There seems to be a breaking change made between Xen 3.2 and Xen 3.3 which prevents PCI cards on the same bridge being assigned to different guests. I wanted to assign an Ethernet card to each domU instance, which looked possible, but Xen complained, saying I had to add all PCI cards. Thanks to http://www.nabble.com/xen-3.3.0-pv-pci-passthrough-co-assigned-problem-td20008460.html, the patch submitted restores Xen 3.2 fuctionality in paravirtualised guests. From what I understand this assignment restriction is due to limitations in AMD-V and Intel IOMMV, but it should not affect Xen in paravirtualized mode. The lines I added are in bold type. Make sure you use correct indentation as they are Python files.
665 def do_FLR(self): 666 """ Perform FLR (Functional Level Reset) for the device. 667 """ 668 return 669 if self.dev_type == DEV_TYPE_PCIe_ENDPOINT:
375 pci_dev_list = pci_dev_list + [(domain, bus, slot, func)] 376 377 for (domain, bus, slot, func) in pci_dev_list: 378 continue 379 try:
Now reboot the machine and Python should recompile the modified files, without error.
Seizing PCI devices for use in domU guests
This is a feature in Xen that allows you to seize a PCI card from the host and allocate it directly to the guest VM, without needing to virtualise the adapter in any way.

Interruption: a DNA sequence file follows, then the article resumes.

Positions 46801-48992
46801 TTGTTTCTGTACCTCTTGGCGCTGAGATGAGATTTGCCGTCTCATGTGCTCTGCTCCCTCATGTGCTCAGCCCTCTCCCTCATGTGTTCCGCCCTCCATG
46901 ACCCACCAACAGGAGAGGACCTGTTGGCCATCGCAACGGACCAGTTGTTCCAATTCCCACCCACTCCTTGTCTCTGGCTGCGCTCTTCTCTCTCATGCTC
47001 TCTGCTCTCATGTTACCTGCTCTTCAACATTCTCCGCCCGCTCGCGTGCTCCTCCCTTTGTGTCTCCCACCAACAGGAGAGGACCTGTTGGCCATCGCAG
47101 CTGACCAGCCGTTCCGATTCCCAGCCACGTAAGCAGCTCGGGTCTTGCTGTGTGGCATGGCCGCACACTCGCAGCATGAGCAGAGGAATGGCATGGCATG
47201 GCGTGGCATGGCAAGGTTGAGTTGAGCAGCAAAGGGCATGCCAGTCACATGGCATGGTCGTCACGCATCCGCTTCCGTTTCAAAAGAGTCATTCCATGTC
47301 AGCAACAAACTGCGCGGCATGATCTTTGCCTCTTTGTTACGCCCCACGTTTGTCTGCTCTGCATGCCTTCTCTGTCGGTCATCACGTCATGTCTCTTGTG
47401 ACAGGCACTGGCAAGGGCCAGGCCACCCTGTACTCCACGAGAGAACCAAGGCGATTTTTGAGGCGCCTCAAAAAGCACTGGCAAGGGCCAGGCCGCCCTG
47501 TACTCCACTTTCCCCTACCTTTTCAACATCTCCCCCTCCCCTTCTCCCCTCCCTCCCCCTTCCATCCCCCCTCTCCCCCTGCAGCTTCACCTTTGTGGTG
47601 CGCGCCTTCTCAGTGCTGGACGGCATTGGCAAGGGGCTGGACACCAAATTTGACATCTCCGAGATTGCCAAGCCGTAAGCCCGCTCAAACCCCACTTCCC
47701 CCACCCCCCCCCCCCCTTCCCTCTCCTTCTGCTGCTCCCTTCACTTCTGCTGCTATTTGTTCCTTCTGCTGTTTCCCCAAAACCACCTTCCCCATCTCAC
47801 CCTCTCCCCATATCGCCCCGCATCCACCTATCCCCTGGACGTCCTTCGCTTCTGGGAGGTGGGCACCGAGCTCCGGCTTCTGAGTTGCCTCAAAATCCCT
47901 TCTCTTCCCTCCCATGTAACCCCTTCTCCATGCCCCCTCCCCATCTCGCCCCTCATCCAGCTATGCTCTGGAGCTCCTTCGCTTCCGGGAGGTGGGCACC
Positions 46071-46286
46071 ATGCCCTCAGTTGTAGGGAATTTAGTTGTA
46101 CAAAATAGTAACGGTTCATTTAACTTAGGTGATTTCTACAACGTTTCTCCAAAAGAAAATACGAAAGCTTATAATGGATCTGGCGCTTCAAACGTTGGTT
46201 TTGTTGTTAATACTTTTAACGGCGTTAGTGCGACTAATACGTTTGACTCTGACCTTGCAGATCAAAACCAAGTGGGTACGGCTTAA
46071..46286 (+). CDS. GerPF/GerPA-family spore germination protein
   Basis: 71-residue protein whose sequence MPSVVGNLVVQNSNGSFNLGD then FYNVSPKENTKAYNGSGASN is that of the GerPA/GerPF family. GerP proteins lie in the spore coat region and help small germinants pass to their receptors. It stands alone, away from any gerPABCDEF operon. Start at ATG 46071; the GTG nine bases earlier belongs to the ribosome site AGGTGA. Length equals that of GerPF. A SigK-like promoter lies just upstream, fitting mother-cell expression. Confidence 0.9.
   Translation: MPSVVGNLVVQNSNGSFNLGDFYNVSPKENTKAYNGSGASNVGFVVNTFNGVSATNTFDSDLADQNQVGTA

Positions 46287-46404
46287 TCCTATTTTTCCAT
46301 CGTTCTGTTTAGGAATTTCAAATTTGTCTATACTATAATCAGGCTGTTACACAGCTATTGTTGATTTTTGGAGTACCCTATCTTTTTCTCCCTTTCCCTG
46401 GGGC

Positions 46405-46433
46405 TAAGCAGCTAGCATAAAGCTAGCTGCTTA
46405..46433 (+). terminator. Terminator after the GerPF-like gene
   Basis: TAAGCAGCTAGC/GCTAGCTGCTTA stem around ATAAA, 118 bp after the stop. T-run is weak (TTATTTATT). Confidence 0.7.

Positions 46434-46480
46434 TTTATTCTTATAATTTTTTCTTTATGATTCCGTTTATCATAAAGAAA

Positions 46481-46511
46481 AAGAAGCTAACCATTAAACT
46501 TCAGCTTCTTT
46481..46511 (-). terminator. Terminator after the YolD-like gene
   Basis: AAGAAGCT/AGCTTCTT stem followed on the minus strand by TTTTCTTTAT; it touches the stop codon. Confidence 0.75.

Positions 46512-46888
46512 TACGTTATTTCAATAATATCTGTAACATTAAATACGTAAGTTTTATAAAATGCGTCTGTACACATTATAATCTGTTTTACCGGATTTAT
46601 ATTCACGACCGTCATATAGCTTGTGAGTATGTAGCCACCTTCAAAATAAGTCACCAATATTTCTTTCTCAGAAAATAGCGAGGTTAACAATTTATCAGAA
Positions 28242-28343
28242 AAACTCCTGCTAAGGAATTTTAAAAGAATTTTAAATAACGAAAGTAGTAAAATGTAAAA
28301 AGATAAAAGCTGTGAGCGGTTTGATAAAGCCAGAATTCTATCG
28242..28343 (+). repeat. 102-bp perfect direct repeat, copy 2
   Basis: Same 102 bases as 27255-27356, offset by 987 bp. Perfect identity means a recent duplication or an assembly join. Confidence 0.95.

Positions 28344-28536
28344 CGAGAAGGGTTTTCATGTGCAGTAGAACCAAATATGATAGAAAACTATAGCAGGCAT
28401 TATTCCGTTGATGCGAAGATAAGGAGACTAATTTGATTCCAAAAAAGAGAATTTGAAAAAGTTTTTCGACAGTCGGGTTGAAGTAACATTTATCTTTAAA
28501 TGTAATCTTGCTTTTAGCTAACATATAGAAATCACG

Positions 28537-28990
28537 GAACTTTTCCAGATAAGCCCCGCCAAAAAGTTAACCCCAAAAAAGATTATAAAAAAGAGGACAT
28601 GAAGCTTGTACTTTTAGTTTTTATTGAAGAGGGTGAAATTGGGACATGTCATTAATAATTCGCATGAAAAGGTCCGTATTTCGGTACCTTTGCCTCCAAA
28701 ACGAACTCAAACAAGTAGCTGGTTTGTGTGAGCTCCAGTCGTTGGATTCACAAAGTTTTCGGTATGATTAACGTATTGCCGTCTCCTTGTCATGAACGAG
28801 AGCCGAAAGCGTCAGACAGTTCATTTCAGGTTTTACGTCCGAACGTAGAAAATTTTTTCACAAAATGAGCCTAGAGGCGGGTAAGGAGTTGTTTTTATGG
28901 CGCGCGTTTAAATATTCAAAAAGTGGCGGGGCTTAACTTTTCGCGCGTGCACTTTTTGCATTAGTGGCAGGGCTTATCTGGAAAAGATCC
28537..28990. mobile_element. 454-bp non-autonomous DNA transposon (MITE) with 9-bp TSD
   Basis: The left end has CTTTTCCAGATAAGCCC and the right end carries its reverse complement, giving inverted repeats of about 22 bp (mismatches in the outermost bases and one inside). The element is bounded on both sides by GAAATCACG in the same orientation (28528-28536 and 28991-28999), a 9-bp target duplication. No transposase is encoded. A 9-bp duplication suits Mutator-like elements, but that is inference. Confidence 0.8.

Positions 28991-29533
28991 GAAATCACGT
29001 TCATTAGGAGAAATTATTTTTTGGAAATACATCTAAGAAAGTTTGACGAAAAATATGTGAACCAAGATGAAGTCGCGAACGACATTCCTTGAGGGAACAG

lspcito determine the id’s of the PCI cards you want to assign to a domU (VM), and note these down. These id’s are in the form
xx:xx.x. In my case these were
01:09.0corresponding to each of the network adapters.
Now we’ll edit the boot entry on the Xen host in order to seize the PCI cards from the host.
Go to the active kernel (i.e. one called Xen 3.3 / Ubuntu 8.04.3 / …) and add the following text to the end of the module part:
pciback.hide=(xx:xx.x)(yy:yy.y). In my case, I needed
Now reboot, and check pciback has successfully seized the appropriate devices by typing:
Now go to configuration file for the VM you wish to interface to the PCI card, e.g.
/etc/xen/test.confand add in following line – I did so under vnet.
pci = [’xx:xx.x’,’yy:yy.y’]
For my configuration, this was:
pci = [’01:07.0’,’01:08.0’].
Now start the Xen VM in the normal way. You shouldn’t get any errors about co-assigning a PCI device, as this should have been dealt with by applying the above patch. Type
lspciwithin the VM and you should see your PCI device assigned to the VM.
This assumes the VM to clone is named
old_domand the new VM is
Edit the new_dom configuration file
disk:rename any references from
name: rename from
vif:you’ll need to use different ip and different mac
Add cloned VM to Xen:
The cloned VM will still have the hostname of the
old_dom, so to fix:
You might also need to update entries in